My personal declaration of independence from the treadmill of such intellectually and morally impoverished language was my 2004 book Alive and Well in Pakistan, whose title as well as form -- first-person nonfiction narrative, following role models like Graham Greene and Paul Theroux -- are acts of intentional resistance. Resistance is anything but futile; it is hard but necessary work that we must do in order to maintain our humanity.
But resistance to the states that presume to represent our societies, and to the propaganda organs that presume to define the terms of our conversation, is only the first step. The long-term task is to maintain our use of language at a level that enhances understanding, in both the intellectual and the empathetic sense. The kindest review of Alive and Well in Pakistan was by Alex Spillius in the Daily Telegraph, who wrote that "The author's real journey is a search for common humanity." What "the media" would define for us as "the other" is not other at all; we're all human beings, all in it together. We may not properly understand or agree with each other, but that only means that we need to work all the harder to find common ground, and then to hold it against the forces of division and enmity.
But just as it won't do simply to blame the putative other side, blaming "the media" is an evasion and a cop-out. The ultimate responsibility lies in each and all of us. If you don't like or believe what you're told or what you see on television, do the work of reading and of joining the conversation. We can joke ruefully about how people don't read books anymore, how we're all too distracted to take the time to understand or care, but the solution is to make the time. There's no more urgent task.
Is this post, then, a plug for my own books? Sure it is. I wouldn't have written them if I didn't believe that they do some of what needs to be done. And my occasional writings, my "blog" and my columns in Dawn, are a running addendum to my books. But my writings are only a starting point, and only one of many. If you're an American and you want to understand Pakistan, read the novels of Bapsi Sidhwa or Mohsin Hamid. To understand what the most vulnerable immigrants to the United States endure, read the Haitian-American novelist Edwidge Danticat's brilliant memoir Brother, I'm Dying.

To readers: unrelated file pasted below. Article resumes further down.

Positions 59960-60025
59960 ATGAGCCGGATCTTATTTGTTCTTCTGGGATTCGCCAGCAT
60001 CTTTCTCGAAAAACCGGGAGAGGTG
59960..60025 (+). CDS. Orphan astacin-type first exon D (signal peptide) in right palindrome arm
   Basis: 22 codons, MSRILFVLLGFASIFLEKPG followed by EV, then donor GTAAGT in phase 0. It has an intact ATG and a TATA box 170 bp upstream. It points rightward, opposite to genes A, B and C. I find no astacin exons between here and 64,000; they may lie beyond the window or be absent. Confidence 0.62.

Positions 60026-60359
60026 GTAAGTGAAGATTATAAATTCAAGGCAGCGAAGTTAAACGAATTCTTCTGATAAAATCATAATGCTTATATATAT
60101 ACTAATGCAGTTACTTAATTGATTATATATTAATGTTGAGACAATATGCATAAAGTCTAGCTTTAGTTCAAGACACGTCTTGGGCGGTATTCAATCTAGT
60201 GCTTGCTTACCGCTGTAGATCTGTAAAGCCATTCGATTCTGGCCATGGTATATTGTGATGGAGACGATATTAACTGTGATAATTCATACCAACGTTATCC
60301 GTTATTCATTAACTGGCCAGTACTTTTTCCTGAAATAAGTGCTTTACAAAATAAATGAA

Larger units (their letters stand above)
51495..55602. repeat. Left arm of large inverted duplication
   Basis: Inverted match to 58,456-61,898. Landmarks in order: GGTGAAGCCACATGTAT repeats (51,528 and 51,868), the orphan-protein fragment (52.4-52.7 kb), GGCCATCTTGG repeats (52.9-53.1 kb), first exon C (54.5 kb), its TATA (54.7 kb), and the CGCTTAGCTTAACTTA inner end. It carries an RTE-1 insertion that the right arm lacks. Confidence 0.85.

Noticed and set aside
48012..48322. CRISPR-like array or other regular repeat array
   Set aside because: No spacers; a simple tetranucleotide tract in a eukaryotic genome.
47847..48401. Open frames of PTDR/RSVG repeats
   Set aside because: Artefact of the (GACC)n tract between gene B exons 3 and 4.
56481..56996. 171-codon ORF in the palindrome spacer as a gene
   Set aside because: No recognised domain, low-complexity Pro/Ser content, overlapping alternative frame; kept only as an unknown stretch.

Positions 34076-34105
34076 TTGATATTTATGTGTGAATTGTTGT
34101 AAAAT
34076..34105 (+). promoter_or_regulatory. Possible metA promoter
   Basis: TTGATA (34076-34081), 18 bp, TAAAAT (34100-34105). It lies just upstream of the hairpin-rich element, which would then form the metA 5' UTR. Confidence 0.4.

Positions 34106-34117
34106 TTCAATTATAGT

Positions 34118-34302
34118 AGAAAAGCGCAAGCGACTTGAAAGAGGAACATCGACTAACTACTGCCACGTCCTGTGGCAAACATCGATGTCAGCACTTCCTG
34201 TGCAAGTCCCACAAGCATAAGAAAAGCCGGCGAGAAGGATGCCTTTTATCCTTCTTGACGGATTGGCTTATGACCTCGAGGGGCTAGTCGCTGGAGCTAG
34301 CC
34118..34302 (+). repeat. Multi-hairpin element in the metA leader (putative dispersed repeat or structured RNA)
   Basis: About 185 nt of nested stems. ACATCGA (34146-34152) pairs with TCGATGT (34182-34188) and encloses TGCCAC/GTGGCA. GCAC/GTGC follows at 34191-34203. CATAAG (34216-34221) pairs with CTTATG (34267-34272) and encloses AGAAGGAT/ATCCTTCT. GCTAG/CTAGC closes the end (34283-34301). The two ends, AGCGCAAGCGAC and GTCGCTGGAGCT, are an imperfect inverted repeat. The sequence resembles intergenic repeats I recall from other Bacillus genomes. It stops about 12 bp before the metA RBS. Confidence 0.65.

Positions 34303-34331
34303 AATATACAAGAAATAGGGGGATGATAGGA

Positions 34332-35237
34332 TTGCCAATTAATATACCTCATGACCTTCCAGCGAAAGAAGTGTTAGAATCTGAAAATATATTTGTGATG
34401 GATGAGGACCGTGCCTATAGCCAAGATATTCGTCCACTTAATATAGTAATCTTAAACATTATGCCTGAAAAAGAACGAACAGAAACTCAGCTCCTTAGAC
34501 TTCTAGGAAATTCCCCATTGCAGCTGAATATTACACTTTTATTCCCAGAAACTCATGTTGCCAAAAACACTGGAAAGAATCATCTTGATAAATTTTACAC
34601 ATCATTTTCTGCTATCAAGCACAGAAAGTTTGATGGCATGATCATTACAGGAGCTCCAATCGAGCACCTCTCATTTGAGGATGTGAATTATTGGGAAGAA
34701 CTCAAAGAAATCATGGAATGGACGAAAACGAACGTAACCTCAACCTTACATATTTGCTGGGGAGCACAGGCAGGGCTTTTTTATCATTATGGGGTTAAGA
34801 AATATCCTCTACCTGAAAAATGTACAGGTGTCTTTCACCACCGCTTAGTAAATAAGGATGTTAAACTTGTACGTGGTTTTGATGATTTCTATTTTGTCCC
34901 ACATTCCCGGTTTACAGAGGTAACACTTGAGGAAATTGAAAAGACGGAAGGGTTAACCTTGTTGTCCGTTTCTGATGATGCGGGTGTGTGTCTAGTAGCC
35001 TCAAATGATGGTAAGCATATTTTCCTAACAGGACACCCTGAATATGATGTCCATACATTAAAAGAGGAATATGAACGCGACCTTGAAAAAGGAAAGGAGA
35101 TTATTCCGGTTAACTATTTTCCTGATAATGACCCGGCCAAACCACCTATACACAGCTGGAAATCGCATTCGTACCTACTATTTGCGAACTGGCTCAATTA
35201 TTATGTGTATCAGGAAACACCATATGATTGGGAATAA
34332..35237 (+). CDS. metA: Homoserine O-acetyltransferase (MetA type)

Meanwhile, in New York, Palestine has formally requested membership in the United Nations, and starting today you're going to be asked to acquiesce in what "the United States" thinks about that. As a very partial antidote, maybe a starting point to thinking about it differently, I ask you to read my article "Israel and the Distortion of American Politics," which I wrote last May after the deadly attack on the flotilla that was trying to deliver relief supplies to the Gaza Strip.
Don't excuse yourself. And, to begin with, refuse to accept at face value whatever you read in the New York Times or hear on TV about what "the United States" - the state - accuses "Pakistan" - the state - of doing or abetting. The stakes are too high, and we're all responsible for the damage that results from misunderstanding and mutual suspicion.
ETHAN CASEY is the author of Alive and Well in Pakistan: A Human Journey in a Dangerous Time (2004) andOvertaken By Events: A Pakistan Road Trip (2010). His next book, Bearing the Bruise: A Life in the Context of Haiti, will be published in March 2012. He lives in Seattle. Web:www.ethancasey.com or www.facebook.com/ethancaseyfans